Market rules introduced after the financial crisis require hedge funds to report their short positions to regulators. But only those that are larger than 0.5 per cent of a company’s outstanding shares are supposed to be made public. The regulator instead published details of all short trades reported in the Netherlands since the new rules came into force, meaning hundreds of previously non-public trades were briefly released into the public domain. Hedge funds whose trades were included in the release were angry. “When a bank or hedge fund makes a mistake they are fined — who will fine the Dutch regulator?” asked one manager.
What must be most galling is that these C.E.O.s have to sit there and take direction from a man whose private company has never made a public filing with the Securities and Exchange Commission, who has never had to worry about his stock price. Heck, he probably doesn’t even pay taxes, a fact we would know for sure if he only agreed to release his tax returns, a subject he thinks no one cares about except the media. The time for some serious negotiation is nigh.
Britain is leaving the European Union, a protectionist is in the White House, the front-runner in France’s presidential election wants out of the euro. Yet paradoxically, investors have concluded the world is getting less risky, not more. The result: a hunger for shares that carried the Dow Jones Industrial Average over the 20000 mark Wednesday for the first time.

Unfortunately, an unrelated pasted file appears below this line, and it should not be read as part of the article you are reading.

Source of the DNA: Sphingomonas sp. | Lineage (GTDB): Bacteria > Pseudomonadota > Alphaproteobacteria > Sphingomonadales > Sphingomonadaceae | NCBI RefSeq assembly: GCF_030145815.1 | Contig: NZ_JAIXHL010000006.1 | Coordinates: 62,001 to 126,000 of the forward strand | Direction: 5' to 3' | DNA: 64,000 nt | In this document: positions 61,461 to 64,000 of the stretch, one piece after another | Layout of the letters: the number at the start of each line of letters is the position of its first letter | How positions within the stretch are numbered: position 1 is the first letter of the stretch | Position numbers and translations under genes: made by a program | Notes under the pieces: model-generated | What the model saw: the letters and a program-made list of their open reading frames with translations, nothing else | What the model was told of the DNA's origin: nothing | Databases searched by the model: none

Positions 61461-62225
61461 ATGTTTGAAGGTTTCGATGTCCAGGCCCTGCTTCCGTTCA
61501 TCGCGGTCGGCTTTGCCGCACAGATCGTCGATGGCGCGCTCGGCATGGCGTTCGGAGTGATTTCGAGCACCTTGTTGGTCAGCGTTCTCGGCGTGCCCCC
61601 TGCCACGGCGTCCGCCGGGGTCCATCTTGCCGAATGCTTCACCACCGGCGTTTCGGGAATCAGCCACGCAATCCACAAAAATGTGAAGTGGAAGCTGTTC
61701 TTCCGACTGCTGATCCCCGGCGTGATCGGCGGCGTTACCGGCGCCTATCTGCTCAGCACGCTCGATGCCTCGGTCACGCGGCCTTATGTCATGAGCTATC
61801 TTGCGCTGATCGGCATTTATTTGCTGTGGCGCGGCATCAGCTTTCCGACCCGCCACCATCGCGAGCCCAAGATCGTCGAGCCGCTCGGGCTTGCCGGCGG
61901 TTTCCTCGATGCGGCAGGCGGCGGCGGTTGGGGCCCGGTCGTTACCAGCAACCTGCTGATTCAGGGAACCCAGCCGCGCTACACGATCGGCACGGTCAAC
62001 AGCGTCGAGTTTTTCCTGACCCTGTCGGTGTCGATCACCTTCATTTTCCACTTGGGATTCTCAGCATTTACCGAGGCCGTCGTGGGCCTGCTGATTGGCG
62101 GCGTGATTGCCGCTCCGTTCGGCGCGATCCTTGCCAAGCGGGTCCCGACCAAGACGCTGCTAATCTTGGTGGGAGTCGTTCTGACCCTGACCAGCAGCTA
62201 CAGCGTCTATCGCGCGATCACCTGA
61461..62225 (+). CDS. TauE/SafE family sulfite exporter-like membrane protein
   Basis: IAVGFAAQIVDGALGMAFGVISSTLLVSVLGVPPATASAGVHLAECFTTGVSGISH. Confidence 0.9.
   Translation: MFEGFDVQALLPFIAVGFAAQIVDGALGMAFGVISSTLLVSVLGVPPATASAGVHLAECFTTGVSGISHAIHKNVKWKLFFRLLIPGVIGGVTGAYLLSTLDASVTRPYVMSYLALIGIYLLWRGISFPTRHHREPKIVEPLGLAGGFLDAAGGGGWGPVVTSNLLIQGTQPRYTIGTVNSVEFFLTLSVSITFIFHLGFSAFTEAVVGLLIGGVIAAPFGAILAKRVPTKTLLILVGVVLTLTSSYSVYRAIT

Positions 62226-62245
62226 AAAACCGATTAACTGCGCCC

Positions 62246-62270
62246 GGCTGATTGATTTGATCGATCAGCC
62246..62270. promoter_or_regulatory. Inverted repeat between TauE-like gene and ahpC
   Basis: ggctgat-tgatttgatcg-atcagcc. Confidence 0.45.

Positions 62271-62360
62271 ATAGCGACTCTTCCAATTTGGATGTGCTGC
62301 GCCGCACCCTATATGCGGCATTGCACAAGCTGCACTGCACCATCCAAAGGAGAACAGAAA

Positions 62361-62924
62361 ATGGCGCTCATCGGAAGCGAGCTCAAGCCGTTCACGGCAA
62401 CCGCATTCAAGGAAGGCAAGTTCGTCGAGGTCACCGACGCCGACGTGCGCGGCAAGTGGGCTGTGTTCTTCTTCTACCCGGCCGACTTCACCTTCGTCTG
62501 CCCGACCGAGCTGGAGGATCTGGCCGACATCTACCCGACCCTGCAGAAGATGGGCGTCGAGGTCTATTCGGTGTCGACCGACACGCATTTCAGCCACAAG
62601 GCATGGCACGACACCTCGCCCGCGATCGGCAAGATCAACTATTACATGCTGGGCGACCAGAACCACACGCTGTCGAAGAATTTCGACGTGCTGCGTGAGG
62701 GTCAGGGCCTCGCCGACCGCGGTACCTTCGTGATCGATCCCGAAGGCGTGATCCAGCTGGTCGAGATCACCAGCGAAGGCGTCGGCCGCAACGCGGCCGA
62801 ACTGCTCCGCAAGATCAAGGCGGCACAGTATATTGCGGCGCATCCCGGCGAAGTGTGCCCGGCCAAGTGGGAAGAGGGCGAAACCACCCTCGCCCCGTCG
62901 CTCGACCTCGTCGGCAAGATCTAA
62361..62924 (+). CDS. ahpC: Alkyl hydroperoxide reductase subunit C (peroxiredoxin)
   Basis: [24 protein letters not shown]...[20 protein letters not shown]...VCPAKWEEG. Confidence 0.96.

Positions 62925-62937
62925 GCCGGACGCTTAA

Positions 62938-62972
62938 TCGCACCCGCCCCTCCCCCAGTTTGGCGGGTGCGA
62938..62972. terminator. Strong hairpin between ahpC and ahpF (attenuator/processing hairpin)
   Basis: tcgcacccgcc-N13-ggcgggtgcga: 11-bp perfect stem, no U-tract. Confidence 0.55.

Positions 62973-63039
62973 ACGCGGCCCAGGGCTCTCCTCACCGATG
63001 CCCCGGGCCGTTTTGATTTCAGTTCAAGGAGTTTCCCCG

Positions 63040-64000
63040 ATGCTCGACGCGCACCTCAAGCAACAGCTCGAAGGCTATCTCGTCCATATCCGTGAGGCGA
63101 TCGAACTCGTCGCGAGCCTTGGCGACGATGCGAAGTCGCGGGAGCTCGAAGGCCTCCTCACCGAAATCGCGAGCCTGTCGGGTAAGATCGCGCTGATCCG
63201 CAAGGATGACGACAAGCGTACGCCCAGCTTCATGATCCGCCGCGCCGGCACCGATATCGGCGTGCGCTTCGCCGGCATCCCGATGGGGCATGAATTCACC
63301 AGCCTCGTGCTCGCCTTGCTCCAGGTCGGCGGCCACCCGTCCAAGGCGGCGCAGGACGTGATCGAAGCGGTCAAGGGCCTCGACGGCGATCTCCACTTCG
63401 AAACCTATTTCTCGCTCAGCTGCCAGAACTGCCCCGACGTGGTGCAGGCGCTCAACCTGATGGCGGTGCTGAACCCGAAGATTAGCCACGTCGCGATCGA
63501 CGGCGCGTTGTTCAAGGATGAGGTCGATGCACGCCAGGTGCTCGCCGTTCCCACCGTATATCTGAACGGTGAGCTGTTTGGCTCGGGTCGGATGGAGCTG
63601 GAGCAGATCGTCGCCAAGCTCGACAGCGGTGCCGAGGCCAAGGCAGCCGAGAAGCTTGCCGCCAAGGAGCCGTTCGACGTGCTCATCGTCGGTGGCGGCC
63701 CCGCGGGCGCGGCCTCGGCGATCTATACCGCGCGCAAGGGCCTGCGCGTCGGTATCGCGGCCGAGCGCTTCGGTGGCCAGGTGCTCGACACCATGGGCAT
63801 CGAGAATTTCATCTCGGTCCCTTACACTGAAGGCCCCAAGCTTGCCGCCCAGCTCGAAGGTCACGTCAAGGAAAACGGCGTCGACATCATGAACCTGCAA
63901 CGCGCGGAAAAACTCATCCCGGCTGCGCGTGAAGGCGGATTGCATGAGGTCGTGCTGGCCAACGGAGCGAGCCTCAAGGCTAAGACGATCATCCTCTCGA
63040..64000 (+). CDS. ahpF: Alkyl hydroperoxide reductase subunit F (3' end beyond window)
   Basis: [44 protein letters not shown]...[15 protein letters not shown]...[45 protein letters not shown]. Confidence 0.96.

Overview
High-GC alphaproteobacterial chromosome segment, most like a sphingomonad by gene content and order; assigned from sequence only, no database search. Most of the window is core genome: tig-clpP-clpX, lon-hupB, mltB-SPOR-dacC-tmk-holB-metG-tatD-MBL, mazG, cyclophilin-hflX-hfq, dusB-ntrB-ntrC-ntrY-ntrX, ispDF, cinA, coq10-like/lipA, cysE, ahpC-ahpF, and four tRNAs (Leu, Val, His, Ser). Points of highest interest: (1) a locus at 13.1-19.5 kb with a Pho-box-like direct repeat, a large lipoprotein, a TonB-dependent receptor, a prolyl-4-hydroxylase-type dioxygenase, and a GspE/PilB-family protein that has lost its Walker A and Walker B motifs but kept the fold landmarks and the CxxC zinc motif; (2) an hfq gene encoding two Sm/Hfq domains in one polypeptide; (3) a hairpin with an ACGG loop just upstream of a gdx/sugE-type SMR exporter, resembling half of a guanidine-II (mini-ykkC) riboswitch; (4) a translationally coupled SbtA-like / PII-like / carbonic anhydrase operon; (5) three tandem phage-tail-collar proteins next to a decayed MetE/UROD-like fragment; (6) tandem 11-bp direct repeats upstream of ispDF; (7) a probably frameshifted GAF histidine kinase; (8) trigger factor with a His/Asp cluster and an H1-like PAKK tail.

“I think there are very high expectations for executions on some of the economic parts of the program, cutting taxes, trying to rationalize their taxes to bring some of the $2 trillion trapped offshore to onshore, de-regulation. And these things, I think, are considered positive by most market participants. And if somehow there's a slip in execution that's the thing that will cause the markets to pause,” the former Fed governor stated.
Ross wouldn’t comment for this story. After his assistant asked Bloomberg Businessweek not to contact anyone who works or has worked for WL Ross, a spokesman e-mailed a list of outside people Ross wanted to make available. It included two mayors, one governor, and six billionaires, among others. One of the nonbillionaires was C. John Wilder, a colleague Ross picked in 2015 to be executive chairman of the hobbled oil explorer EXCO Resources. “He wants to win, but business to him is not filled with a lot of emotion,” Wilder says. “Very emotionless, very deliberate, very calculated.”
The provision will likely push the 72% U.K. government-owned bank to one of its largest annual losses since its taxpayer bailout in 2008, further denting the bank’s prospects for paying dividends in the medium term.
Should regulators stop pushing banks to diversify their lending? (Chicago Booth)
Larger banks tend to collect more documented (or so-called hard) information while smaller banks rely more on conversations and personal relationships. “Concentration fosters lending expertise,” the authors write. “A bank with more exposure to an industry has better information about it, and, thus, less need to obtain high quality (and costly) financial performance information from borrowers in the industry.”
"I cannot do it without Viagra," the anonymous Afghan caller whispered into the phone, wary of being overheard by his family. The voice on the other end of the line was soothing, professional and reassuring: "Dear brother, don't be embarrassed. Your problem is not uncommon. We'll help you find a solution without potency pills."